The general gist of the research, although still in its early days, is that the application functions to the most part like I theorised above, with a few exceptions. The application is based on the Singapore Governments own application, and several parts of the programming code reference the aforementioned application.

On top of what I suggested above, the application also records:

  • your name, age and post code – although you can make this up
  • the mobile telephone number of the device the application is stored on
  • the location of the devices it comes into proximity of
  • the strength of the signal of the other device (this helps determine, roughly, distance between devices)

Whilst I’m not really sure your name, age, postcode, and mobile number are essential in making this work, I understand the logic behind why they’ve been included. I’d rather that location data was optional, or not recorded at all. That’s probably my biggest complaint right now.

I do appreciate that the information you enter, doesn’t have to be legitimate, although I’m not sure it even needs this much information.

Is Big Brother watching…..?

In a round about way, YES. But the amount of data they are collecting is minimal in comparison to the sort of information being tracked every day by the likes of Facebook, Google, Apple, Microsoft, Amazon and others.

Honestly, at this point I see no reason to remove the application from my phone. Based on what’s known so far (by media and security researchers), the information can’t be accessed by other applications on your device and is allegedly encrypted. The amount of information collected is minimal – although it could be less. The Government has said that they will look at releasing the source code to allow security researchers to independently review the code. These are all positives.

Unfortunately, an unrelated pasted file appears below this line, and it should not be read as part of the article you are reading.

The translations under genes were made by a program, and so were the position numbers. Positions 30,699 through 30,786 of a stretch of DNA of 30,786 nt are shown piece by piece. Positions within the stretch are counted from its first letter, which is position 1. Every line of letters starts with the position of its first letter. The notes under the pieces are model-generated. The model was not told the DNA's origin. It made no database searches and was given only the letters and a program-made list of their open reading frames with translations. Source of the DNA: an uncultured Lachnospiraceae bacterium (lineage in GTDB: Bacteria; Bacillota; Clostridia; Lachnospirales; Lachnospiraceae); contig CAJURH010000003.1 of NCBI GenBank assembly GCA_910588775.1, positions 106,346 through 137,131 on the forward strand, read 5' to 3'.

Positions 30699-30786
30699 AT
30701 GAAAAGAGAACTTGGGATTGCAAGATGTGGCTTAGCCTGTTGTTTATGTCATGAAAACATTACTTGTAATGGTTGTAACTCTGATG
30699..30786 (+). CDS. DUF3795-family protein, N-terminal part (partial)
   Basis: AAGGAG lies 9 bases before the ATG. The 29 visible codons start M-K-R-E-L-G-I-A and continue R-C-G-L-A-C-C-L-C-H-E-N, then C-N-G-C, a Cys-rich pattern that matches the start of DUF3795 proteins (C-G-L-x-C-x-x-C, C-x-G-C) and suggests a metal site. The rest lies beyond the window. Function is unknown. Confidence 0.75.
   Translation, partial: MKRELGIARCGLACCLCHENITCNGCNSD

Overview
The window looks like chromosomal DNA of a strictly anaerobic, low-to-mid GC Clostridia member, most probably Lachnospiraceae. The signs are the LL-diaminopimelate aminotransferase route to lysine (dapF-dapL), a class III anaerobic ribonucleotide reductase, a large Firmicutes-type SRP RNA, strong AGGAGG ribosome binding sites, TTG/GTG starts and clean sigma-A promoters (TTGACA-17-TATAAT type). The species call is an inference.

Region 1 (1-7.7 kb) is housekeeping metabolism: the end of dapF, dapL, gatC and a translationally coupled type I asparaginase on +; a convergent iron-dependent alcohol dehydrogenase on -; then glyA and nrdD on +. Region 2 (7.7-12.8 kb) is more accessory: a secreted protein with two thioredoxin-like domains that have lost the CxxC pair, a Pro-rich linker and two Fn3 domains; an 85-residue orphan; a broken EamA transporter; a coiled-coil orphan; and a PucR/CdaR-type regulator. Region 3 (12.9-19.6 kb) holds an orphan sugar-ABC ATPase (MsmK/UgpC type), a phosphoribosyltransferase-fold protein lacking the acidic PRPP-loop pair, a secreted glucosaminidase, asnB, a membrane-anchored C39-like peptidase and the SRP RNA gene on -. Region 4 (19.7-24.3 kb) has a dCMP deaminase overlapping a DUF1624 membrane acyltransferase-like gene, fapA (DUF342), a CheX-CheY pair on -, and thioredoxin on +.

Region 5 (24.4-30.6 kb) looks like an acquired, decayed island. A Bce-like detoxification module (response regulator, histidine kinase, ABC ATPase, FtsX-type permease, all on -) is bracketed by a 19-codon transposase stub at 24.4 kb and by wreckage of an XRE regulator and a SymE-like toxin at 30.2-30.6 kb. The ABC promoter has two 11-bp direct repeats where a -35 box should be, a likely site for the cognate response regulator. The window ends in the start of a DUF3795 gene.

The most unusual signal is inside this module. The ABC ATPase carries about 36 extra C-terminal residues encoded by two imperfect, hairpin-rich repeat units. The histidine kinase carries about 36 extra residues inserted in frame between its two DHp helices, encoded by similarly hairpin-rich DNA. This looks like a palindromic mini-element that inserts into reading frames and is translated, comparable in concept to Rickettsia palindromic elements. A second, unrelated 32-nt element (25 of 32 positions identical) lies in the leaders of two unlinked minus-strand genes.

I genuinely think the Australian (and New Zealand) Governments have done a remarkable job of handling this pandemic and are going to extreme lengths to be as open and transparent about this particular strategy; they’ve also raised the prospect of potential laws regarding the use of the data from a COVID contact tracing app.

Ultimately, you don’t go to all these lengths to try and appease the concerns of the population and then talk about releasing the source code, unless you’re ready to have your arse handed to you for lying to your people when people much smarter than you and I reverse engineer the published application, dissect the crap out of it, and confirm whether or not the released source code matches the version of the application everyone installed.

And like I said, there are much bigger corporations who track more information about us every day. I’m surprised they couldn’t just give the Government some of that data to help – although maybe that would give away too much about what they actually track!! 🤣

If you’re not fully understanding what I’m saying about Facebook, Google, etc tracking us – check out an old episode of InSecurITy.TV that my friends Charles Hensen (USA), Scott Beck (Canada) and I put together on the topic of “The Price of Free“, which goes a lot deeper into how companies who charge you nothing for a service you use every day, make money by tracking everything you do – on and off their services.

Reference Material